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New research on the impacts of automated speed enforcement in Rwanda to develop recommendations for African countries

January 25, 2024, Ottawa, ON – Following research conducted in 2022 and 2023, by Healthy People Rwanda (HPR), in partnership with the Traffic Injury Research Foundation (TIRF) has released, Research on the Impacts of Automated Speed Enforcement in Rwanda to Develop Recommendations for African Countries | Self-Published Compiled Reports and Supplementary Materials. The Global Road Safety Facility (GRSF) of the World Bank provided funds to support the study with funding from UK Aid.

Rwanda’s pioneering initiative as the first low-income country in Africa to implement a comprehensive national Automated Speed Enforcement (ASE) system provides a gateway for sharing important insights to address shared challenges in road safety. With limited resources, a high burden of road traffic injuries, and a collective commitment to improving road safety, Rwanda’s experience serves as a blueprint for other nations facing similar road safety challenges. The current project fills a gap in research, as no prior studies have assessed national automated speed enforcement implementation in African countries. Our multifaceted approach encompasses the description of ASE system implementation, experimental assessment of camera impact on speed outcomes, measurement of public experiences and perceptions, and an investigation into the effectiveness of ASE tools in reducing collisions.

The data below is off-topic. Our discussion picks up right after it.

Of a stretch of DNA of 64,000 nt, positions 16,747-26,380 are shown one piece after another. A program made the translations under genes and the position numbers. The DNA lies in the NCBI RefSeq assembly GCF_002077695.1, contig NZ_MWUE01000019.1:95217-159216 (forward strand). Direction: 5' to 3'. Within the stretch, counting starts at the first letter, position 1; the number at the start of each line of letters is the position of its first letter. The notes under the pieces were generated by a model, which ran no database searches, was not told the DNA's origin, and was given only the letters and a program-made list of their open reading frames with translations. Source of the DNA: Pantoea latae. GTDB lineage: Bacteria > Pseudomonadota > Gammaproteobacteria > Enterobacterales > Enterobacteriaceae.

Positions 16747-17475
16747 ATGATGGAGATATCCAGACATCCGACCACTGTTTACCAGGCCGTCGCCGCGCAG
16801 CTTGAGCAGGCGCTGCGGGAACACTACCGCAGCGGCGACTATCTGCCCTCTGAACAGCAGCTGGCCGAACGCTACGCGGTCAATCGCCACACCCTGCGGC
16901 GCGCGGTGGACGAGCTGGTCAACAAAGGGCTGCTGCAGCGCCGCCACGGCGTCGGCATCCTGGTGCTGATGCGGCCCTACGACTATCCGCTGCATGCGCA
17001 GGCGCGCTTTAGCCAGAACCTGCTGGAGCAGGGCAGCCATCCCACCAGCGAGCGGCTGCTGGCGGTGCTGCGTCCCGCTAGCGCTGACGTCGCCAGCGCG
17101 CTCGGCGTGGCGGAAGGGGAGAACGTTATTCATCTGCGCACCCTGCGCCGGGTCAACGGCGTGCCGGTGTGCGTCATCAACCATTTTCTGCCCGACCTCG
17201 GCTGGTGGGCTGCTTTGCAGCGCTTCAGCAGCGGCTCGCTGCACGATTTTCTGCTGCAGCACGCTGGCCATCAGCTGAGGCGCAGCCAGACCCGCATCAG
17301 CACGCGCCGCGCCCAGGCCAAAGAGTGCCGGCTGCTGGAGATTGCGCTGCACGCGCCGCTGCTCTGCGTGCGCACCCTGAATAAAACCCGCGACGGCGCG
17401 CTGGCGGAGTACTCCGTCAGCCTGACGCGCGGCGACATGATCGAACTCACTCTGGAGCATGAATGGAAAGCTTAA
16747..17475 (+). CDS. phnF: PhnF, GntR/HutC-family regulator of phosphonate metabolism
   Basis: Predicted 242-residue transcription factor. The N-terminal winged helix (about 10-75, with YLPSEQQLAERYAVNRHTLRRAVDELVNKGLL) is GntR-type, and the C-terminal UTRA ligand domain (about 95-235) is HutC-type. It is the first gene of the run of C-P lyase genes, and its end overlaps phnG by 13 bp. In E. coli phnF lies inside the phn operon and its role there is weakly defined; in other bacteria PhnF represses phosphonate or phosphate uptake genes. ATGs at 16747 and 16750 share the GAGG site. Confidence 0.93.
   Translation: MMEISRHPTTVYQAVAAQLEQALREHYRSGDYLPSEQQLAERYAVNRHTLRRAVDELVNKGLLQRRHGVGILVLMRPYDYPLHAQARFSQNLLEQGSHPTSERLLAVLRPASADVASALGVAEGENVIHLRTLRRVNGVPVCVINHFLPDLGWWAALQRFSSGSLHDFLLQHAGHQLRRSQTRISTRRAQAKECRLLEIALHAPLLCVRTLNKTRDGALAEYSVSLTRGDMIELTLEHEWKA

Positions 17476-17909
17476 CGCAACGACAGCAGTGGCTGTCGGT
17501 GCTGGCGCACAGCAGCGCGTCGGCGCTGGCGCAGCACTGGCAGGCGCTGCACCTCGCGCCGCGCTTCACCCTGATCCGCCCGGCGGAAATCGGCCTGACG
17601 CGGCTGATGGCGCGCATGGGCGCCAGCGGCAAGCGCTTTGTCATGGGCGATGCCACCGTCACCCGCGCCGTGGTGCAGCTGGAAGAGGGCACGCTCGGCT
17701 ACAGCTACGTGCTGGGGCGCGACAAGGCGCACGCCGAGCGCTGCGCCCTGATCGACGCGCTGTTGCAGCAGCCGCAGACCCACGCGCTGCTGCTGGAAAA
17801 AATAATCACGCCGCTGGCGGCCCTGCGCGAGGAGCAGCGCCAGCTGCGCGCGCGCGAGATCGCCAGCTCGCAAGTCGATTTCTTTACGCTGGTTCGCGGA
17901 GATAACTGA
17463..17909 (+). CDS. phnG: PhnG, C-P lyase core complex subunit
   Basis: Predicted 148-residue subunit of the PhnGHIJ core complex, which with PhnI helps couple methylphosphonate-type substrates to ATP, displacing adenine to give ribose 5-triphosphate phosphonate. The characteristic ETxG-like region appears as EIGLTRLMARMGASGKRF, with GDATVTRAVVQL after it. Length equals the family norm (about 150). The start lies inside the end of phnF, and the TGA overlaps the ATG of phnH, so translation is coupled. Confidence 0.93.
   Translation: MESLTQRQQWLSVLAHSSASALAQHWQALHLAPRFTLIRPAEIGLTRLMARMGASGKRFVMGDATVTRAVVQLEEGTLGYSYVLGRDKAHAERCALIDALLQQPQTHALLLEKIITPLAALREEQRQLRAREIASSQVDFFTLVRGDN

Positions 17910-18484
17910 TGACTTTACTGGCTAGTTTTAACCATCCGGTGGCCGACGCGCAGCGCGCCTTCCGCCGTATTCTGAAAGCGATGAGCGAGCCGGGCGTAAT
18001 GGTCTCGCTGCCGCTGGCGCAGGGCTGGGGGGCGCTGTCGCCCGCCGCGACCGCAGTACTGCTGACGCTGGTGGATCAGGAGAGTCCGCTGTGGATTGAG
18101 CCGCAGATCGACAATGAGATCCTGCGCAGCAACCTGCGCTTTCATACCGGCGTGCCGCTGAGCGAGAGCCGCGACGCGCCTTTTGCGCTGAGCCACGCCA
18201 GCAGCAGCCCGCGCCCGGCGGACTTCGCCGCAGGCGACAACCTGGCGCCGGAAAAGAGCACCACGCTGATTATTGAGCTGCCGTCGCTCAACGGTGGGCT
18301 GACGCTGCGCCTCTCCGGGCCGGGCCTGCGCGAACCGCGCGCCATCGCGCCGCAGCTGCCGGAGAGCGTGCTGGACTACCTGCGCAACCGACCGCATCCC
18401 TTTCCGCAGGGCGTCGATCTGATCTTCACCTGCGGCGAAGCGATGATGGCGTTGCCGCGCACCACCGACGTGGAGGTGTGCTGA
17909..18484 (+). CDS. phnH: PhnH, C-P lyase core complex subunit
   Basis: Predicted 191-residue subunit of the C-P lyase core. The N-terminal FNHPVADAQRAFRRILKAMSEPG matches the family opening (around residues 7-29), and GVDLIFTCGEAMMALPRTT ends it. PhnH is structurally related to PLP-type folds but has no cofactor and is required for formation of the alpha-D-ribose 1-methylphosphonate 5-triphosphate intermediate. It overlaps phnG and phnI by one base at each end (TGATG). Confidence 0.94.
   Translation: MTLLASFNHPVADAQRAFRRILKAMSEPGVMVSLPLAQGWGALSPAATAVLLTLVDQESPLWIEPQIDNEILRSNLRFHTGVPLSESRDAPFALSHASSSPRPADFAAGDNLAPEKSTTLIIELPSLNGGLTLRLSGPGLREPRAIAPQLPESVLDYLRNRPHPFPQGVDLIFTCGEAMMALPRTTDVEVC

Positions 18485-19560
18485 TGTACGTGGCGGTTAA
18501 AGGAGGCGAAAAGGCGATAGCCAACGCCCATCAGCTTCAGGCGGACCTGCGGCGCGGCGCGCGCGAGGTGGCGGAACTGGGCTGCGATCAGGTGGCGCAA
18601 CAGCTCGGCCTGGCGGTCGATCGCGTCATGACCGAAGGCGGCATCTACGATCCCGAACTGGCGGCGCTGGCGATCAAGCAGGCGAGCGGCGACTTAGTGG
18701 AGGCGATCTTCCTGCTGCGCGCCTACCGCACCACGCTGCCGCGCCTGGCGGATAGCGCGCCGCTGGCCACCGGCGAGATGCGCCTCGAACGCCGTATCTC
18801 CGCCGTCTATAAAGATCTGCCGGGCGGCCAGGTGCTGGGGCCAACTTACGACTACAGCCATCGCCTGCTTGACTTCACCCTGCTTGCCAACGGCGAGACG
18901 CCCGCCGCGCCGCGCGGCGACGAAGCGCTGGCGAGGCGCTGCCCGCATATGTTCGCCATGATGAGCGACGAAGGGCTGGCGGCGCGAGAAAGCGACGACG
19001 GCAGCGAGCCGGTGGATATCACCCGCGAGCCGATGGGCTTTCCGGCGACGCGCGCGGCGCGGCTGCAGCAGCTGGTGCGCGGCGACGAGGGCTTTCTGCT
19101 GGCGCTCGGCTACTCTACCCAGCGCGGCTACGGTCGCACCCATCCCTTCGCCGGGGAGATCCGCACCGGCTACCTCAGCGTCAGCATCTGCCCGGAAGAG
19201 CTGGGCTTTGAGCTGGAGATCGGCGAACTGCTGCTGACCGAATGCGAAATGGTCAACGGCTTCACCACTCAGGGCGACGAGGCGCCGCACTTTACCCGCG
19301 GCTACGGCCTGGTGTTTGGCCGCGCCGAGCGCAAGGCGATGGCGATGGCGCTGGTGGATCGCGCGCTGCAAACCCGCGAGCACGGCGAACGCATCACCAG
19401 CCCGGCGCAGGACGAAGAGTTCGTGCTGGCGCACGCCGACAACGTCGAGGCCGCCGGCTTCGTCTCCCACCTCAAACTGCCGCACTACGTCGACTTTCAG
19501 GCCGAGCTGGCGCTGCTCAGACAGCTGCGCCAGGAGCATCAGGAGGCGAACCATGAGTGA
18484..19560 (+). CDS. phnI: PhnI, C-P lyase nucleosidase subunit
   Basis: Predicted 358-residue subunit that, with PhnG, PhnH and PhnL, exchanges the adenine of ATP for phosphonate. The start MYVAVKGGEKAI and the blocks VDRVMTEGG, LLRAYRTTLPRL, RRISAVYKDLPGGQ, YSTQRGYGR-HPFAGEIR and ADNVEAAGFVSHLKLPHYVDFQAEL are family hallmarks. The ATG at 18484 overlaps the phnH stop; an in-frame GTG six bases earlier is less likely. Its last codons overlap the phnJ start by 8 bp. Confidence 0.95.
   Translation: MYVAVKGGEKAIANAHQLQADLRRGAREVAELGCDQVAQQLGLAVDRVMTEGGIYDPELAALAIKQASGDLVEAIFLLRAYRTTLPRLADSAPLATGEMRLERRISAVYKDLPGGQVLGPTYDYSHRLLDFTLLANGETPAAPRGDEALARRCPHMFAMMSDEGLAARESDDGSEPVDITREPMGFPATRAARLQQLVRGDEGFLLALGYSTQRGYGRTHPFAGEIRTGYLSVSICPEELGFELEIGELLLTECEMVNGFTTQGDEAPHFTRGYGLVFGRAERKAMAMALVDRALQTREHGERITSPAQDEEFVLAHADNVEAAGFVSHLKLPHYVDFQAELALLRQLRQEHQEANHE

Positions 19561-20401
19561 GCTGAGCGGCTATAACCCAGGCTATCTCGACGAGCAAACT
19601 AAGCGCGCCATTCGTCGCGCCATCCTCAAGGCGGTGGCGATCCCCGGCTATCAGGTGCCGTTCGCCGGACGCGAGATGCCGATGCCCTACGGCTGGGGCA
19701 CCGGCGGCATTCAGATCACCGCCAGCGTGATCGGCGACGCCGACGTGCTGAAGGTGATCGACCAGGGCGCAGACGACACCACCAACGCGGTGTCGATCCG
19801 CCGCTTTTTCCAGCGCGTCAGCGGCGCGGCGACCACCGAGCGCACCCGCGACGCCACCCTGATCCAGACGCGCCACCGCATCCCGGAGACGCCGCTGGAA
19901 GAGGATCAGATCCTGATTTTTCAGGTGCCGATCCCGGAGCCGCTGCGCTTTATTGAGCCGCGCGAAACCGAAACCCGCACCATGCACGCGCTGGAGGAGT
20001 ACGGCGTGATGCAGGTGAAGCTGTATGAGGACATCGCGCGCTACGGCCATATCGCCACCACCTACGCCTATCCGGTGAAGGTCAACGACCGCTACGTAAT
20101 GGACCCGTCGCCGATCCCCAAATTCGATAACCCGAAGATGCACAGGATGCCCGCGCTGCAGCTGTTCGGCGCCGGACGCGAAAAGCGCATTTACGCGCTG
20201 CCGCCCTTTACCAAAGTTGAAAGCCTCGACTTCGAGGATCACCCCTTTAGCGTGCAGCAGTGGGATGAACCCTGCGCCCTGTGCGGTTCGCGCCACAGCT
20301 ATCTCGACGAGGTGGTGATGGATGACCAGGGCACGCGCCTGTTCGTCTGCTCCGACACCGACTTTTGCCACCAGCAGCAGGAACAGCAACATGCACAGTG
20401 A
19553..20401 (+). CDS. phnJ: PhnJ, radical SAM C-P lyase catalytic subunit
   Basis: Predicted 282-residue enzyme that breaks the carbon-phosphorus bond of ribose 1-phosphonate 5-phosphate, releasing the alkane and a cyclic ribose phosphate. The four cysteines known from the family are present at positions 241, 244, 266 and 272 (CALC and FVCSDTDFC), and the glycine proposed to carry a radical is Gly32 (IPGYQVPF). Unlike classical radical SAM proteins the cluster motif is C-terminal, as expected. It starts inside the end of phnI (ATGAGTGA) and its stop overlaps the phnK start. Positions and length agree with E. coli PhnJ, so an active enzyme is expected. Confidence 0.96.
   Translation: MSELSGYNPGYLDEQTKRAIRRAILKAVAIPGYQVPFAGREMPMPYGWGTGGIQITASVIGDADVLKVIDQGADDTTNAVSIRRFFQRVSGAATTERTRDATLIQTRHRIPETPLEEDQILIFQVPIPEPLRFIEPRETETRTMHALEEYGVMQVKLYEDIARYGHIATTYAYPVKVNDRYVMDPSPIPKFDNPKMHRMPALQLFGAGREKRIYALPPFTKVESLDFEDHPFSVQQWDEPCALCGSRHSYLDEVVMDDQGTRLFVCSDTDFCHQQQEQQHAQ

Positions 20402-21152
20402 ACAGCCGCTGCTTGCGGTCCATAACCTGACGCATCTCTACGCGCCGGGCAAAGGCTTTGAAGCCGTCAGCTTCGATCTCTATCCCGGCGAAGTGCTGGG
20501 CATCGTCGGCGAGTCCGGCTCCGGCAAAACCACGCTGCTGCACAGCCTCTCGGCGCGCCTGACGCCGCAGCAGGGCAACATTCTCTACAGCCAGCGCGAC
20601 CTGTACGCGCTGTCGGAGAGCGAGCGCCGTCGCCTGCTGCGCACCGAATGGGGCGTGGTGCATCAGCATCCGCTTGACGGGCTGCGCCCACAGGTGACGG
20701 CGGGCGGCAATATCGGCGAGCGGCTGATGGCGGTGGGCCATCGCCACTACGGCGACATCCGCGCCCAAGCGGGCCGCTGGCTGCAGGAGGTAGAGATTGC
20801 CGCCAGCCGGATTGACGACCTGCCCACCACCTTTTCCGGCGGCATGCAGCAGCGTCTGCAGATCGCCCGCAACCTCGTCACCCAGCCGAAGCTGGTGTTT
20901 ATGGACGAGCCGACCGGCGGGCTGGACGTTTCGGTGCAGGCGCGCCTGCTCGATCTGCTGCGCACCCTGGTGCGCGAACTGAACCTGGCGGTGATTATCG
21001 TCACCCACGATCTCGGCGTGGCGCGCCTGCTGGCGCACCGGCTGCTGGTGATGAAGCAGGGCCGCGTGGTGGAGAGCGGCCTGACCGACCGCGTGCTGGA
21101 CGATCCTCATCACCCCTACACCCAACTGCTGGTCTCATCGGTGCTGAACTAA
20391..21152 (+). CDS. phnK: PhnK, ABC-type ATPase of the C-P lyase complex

The comprehensive report contains four important studies, each contributing vital insights. The first study delves into the national adoption and scale-up of automated speed enforcement in Rwanda, employing qualitative methods such as key informant interviews and focus group discussions. With this approach, the planning and implementation process is mapped and described. In addition, perceived successes were documented and areas for improvement were identified.

The second study presents a cross-sectional study evaluating the impact of ASE on motorist speeds and violations in Rwanda. Findings indicate a significant decrease in mean speeds, suggesting a positive influence on road user behaviour. The third study involves a national survey exploring public perceptions of ASE and road safety. The majority of respondents viewed speed cameras and citations as fair, emphasizing the importance of ASE for public safety.

The last segment utilized an interrupted time series analysis to assess the impact of ASE on road traffic crashes, injuries, and deaths from 2010-2022. It sheds light on the challenges faced in balancing research priorities with the police’s focus on ensuring safety and security.

Together, these studies provided a comprehensive understanding of the ASE implementation process, its impact, and public perceptions, contributing valuable insights for the improvement of road safety initiatives in LMICs.

Visit TIRF’s web page for this project to download:

About the Traffic Injury Research Foundation:
The vision of the Traffic Injury Research Foundation (TIRF) is to ensure people using roads make it home safely every day by eliminating road deaths, serious injuries and their social costs. TIRF’s mission is to be the knowledge source for safe road users and a world leader in research, program and policy development, evaluation, and knowledge transfer. TIRF is a registered charity and depends on grants, awards, and donations to provide services for the public. Visit www.tirf.ca or find all our websites and social media here: https://linktr.ee/tirfcanada.

For more information, contact:
Karen Bowman
Director, Communications & Programs
karenb@tirf.ca
613-238-5235 (office) | 1-877-238-5235 (toll-free) | 613-238-5292 (fax)

David Bird

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